There is a required break-in procedure for a new boat. First we had to drive it at 3500 rpms for one hour. That was a little tedious but it was still nice to be out on the beautiful lake.
Next was one hour "on step". That's where you increase the speed to the point where the boat sort of lifts up and levels out on top of the water a bit, rather than having the back end dragging through the water. We had to maintain this for one hour as well.
We went back to shore where our friends, Jerry and Kim, were to meet us.
They got on board and we set out to explore other regions of the lake as well as stop to grill up some salmon for dinner. It was about 5pm by now and the earlier breeziness was settling down. The water grew more still, the sun shone beautifully and we were treated some breathtaking views. The sky and mountains reflected in the still water was a stunning sight. We stopped the boat and just took it all in.
I like getting a bit of the boat in the picture as well. It gives the photo some perspective; it tells more of the story the photograph has to tell.
We stopped at Porcupine Island for dinner. The sky was getting grey with both the hour and the clouds. It was comfortably chilly.
We were all the kitchen crew at one point or another. We fixed The Fisherman's favorite salmon recipe, an invention of his own he discovered when he tried to remember how a certain restaurant fixed it. (I'll share the recipe in a later post.) We also had some rice, mixed vegetables, and toasted French bread.
The other thing we did on the island was collect drift wood. I love hunting for driftwood. I love hunting for any cool pieces of wood. For rocks. For seashells. Leaves. You name it. But this was a driftwood haven and we had a blast checking out all the smoothed wood lying onshore. Here we are with some of our treasures.
We collected walking stick wood, flat pieces perfect for signs, and big long logs suited for porch or stair railings.
Here's our haul, en totale, stretching out diagonally on the boat's floor.
There's one other part of our first boating trip that I haven't told yet. It ended here.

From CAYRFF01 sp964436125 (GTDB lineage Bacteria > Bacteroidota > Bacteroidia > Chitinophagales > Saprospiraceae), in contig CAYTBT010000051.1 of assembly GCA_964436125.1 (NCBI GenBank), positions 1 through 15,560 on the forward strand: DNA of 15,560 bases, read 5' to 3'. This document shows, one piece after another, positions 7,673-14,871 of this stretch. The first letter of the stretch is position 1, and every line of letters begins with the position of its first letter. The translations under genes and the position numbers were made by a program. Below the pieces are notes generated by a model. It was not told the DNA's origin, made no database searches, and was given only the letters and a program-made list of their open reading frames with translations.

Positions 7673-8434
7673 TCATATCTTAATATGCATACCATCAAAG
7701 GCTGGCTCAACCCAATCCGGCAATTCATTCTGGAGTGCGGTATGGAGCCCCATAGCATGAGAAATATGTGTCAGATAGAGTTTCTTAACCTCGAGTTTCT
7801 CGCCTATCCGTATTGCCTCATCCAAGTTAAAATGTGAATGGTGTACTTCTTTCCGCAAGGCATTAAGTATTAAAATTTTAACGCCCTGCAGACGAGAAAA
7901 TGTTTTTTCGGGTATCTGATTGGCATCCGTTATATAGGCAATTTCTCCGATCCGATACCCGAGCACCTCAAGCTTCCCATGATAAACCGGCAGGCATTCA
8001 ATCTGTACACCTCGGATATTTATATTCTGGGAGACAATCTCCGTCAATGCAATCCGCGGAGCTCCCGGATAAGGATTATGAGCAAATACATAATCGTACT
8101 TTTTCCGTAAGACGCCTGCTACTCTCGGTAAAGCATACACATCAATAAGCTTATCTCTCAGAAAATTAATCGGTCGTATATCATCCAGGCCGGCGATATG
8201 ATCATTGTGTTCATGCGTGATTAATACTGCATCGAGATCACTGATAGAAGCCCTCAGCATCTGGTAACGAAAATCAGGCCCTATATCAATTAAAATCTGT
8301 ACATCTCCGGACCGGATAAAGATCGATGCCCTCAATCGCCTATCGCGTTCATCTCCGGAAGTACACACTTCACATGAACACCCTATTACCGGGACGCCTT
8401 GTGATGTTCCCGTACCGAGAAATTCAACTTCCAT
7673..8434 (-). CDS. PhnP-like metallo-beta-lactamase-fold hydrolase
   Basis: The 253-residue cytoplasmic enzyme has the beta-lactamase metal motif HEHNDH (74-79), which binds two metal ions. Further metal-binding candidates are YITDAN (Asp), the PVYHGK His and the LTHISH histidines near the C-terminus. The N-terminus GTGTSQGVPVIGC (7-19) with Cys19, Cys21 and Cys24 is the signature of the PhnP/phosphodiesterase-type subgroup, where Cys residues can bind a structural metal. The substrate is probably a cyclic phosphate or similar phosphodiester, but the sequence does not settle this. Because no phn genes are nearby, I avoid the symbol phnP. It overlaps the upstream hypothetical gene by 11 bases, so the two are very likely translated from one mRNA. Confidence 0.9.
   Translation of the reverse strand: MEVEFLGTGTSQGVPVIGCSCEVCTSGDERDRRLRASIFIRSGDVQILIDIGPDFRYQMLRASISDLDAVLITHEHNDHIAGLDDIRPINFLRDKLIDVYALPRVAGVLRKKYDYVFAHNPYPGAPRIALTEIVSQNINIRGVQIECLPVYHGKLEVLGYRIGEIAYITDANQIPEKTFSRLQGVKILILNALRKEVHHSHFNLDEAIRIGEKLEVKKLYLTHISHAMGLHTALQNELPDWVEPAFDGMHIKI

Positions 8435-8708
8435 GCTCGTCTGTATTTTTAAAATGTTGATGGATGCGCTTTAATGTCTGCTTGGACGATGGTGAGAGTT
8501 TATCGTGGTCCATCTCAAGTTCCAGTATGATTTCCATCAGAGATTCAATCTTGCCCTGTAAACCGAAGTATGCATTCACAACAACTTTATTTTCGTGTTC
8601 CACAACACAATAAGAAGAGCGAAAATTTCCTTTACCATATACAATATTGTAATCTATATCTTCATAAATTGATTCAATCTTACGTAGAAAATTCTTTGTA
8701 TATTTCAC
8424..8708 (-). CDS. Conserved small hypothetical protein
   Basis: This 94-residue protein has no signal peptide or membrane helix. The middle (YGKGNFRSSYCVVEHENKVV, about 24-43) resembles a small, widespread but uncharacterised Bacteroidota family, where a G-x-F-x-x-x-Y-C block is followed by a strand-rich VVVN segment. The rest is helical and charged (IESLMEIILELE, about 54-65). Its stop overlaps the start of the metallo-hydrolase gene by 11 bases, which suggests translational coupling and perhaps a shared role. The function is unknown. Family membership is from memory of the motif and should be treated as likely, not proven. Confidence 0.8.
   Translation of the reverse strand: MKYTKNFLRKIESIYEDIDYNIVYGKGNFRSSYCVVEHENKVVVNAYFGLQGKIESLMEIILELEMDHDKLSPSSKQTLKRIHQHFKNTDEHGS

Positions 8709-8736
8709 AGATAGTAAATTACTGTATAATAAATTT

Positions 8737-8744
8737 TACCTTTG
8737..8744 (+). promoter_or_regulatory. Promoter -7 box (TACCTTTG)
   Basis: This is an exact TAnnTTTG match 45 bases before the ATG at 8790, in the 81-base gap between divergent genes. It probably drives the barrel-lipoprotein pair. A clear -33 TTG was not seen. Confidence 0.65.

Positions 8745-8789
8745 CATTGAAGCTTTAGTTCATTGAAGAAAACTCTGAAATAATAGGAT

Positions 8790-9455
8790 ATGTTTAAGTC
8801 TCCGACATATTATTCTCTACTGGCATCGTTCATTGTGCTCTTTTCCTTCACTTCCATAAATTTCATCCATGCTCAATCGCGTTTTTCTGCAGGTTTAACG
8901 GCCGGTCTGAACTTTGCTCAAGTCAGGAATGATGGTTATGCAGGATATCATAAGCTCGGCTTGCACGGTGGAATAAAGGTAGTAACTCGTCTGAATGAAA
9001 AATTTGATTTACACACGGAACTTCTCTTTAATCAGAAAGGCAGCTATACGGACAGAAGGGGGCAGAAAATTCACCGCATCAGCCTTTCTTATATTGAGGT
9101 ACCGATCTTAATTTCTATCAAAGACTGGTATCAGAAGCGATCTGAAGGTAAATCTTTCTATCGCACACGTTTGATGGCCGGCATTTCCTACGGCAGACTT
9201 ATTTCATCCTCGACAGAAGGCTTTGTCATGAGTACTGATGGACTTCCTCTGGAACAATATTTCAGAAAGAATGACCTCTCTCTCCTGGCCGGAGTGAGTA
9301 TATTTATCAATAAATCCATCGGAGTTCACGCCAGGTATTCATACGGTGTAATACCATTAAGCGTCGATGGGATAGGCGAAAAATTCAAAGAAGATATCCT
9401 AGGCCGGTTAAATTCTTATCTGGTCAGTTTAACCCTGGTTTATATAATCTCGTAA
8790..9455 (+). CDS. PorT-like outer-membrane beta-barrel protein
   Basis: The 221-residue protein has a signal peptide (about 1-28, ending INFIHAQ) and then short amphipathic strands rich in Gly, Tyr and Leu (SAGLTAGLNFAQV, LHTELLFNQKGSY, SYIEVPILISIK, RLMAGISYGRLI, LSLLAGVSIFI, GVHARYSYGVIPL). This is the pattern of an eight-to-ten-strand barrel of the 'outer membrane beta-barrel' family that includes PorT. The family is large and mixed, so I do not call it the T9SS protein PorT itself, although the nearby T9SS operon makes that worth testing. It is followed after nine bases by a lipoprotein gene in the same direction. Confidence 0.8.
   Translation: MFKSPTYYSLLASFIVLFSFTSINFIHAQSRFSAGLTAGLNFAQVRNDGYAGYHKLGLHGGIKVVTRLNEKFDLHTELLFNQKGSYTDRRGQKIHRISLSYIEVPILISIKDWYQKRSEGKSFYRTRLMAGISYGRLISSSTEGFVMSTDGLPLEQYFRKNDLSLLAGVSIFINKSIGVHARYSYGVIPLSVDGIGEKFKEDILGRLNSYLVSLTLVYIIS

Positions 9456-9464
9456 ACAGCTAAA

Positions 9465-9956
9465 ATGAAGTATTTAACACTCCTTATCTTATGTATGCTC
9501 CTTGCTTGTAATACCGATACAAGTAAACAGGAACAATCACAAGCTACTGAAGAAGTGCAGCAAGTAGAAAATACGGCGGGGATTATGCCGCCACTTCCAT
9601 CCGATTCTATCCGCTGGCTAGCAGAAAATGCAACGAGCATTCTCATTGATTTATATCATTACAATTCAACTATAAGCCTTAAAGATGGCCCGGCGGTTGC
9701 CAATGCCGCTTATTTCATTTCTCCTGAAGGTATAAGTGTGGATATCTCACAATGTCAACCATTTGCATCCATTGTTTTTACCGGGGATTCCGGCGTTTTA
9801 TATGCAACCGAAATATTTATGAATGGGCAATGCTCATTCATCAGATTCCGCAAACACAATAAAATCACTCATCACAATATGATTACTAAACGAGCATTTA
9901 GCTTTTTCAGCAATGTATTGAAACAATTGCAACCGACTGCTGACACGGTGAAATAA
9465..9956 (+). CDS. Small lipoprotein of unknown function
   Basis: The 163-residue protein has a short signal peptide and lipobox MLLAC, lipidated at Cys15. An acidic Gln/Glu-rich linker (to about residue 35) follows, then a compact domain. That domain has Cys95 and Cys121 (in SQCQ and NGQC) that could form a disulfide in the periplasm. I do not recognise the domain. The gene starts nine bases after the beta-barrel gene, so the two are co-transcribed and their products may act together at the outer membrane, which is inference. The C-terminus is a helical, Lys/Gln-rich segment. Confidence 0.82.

Here's the story:
Before we collected driftwood, before we saw awesome reflections on the beautiful water, before we met our friends, before we broke the boat in... and even before we even ventured away from the shore for the very first time... The Fisherman had an accident.
You see that antenna sticking up on the boat?
Well, for transport - for towing - that antenna was folded flat down. It was sticking out well into the deck area of the boat. It was hard to see. Just minutes after we launched the boat into the water and had just gotten in it to head out, The Fisherman turned around and walked right into it! It was at exactly his eye level. It went right into his left eye! Oh my gosh, it was so scary and so gross! The Fisherman hollered and hit the deck, holding his eye in great pain. You can imagine. When he took his hand away, there was a dash of blood on his hand!
His eye immediately began to fill with bright red blood. It was awful and hurt so badly. It was pretty gross to look at, too. As it got to where he could check his vision and have me look at the eye, we discovered that it was only the white of his eye that was turning red. His iris and pupil looked fine and his vision was not affected dramatically. But boy did it hurt.
Not one to be derailed, The Fisherman was determined to carry on with the day and the outing as planned. We'd just driven 50 miles to Cooper Landing, 50 miles away from Soldotna, the hospital, any clinics or any doctors. And we'd JUST gotten into the boat! So, he determined to suck it up and carry on. Knowing the eye needed to be looked at, the next morning we called an Opthamologist, hoping to get in for an appointment and thus circumventing an Emergency Room visit. We figured the ER would call in an Opthamologist anyway, so why not try to go right to one instead. We couldn't get in for an appointment because the guy had 23 patients on the books for the day. So, we were told to go to the ER and if they judged it necessary they would call the eye doc in.
Off to the ER we went. This is the same hospital that has the beautiful stained glass piece in their chapel that I wrote about in this earlier post. The waiting room was...empty! We got right in and sure enough, they said he needed to see an eye doc. THEY got us in for a squeeze-in appointment a few hours later.
The diagnosis? The Fisherman tore the "conjunctiva", the white part, of his eye. No injury to the iris or pupil. Blurry vision would go away when the swelling went away with healing. We were to come back in one week so the doc could get a look at the wound after the blood had cleared. At that follow-up appointment, the doc released The Fisherman from any further treatment.
While it was a nasty and horrible thing to endure, we are so very thankful the antenna did not hit just 1/2" over. Maybe even less. The Fisherman would probably have lost his eyesight in that eye. The closeness of this call sends shivers through me. Thank You, God, for sparing his eye!